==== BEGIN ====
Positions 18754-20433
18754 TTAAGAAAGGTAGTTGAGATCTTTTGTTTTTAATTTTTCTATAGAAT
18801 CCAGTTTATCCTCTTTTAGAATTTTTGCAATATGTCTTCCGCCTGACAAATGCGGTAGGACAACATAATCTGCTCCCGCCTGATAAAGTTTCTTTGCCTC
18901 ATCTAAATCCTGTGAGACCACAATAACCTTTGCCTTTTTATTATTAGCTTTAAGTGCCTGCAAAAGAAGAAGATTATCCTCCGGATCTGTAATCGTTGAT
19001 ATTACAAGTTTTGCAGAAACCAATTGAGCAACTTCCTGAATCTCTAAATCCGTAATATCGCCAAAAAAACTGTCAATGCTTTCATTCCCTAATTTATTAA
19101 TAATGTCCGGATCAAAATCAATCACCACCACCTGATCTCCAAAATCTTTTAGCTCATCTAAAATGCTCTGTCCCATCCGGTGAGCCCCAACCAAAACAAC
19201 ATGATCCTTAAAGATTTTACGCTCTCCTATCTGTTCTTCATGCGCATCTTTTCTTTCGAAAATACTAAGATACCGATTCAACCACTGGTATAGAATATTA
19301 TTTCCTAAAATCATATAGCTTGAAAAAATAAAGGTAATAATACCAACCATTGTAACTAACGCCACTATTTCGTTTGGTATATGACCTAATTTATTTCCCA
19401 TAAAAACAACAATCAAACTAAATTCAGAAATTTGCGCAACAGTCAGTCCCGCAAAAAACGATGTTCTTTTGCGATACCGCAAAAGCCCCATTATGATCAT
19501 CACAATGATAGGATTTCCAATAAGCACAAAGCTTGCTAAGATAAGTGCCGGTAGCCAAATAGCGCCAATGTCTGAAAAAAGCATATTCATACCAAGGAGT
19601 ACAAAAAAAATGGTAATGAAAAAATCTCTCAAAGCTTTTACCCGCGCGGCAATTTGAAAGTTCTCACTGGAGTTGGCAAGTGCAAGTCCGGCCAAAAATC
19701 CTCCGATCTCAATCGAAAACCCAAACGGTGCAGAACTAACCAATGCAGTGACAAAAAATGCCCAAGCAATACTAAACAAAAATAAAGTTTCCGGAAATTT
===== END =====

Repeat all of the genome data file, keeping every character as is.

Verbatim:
Positions 18754-20433
18754 TTAAGAAAGGTAGTTGAGATCTTTTGTTTTTAATTTTTCTATAGAAT
18801 CCAGTTTATCCTCTTTTAGAATTTTTGCAATATGTCTTCCGCCTGACAAATGCGGTAGGACAACATAATCTGCTCCCGCCTGATAAAGTTTCTTTGCCTC
18901 ATCTAAATCCTGTGAGACCACAATAACCTTTGCCTTTTTATTATTAGCTTTAAGTGCCTGCAAAAGAAGAAGATTATCCTCCGGATCTGTAATCGTTGAT
19001 ATTACAAGTTTTGCAGAAACCAATTGAGCAACTTCCTGAATCTCTAAATCCGTAATATCGCCAAAAAAACTGTCAATGCTTTCATTCCCTAATTTATTAA
19101 TAATGTCCGGATCAAAATCAATCACCACCACCTGATCTCCAAAATCTTTTAGCTCATCTAAAATGCTCTGTCCCATCCGGTGAGCCCCAACCAAAACAAC
19201 ATGATCCTTAAAGATTTTACGCTCTCCTATCTGTTCTTCATGCGCATCTTTTCTTTCGAAAATACTAAGATACCGATTCAACCACTGGTATAGAATATTA
19301 TTTCCTAAAATCATATAGCTTGAAAAAATAAAGGTAATAATACCAACCATTGTAACTAACGCCACTATTTCGTTTGGTATATGACCTAATTTATTTCCCA
19401 TAAAAACAACAATCAAACTAAATTCAGAAATTTGCGCAACAGTCAGTCCCGCAAAAAACGATGTTCTTTTGCGATACCGCAAAAGCCCCATTATGATCAT
19501 CACAATGATAGGATTTCCAATAAGCACAAAGCTTGCTAAGATAAGTGCCGGTAGCCAAATAGCGCCAATGTCTGAAAAAAGCATATTCATACCAAGGAGT
19601 ACAAAAAAAATGGTAATGAAAAAATCTCTCAAAGCTTTTACCCGCGCGGCAATTTGAAAGTTCTCACTGGAGTTGGCAAGTGCAAGTCCGGCCAAAAATC
19701 CTCCGATCTCAATCGAAAACCCAAACGGTGCAGAACTAACCAATGCAGTGACAAAAAATGCCCAAGCAATACTAAACAAAAATAAAGTTTCCGGAAATTT